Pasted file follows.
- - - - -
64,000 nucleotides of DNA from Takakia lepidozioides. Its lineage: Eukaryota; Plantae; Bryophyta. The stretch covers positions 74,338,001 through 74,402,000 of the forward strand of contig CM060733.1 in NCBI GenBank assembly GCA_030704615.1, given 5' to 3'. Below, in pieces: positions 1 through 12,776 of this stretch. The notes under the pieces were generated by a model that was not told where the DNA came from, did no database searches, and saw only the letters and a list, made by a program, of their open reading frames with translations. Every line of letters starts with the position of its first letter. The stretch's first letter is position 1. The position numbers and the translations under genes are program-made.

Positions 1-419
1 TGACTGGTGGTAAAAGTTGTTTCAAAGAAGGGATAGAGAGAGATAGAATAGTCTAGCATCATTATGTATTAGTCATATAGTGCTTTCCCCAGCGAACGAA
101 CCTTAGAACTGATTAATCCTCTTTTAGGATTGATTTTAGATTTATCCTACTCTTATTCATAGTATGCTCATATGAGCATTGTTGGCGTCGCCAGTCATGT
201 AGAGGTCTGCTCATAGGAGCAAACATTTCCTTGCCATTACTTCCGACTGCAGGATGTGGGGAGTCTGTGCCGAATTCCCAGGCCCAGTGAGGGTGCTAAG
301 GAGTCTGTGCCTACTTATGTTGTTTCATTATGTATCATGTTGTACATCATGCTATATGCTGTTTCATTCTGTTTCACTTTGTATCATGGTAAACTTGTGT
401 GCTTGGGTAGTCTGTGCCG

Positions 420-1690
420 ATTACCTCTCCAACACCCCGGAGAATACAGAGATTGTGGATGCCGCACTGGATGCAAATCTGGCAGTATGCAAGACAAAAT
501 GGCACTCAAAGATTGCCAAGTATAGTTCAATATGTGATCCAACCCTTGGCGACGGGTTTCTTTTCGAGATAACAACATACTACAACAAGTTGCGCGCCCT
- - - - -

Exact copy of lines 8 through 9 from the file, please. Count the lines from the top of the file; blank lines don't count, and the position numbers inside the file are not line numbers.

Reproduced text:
Positions 420-1690
420 ATTACCTCTCCAACACCCCGGAGAATACAGAGATTGTGGATGCCGCACTGGATGCAAATCTGGCAGTATGCAAGACAAAAT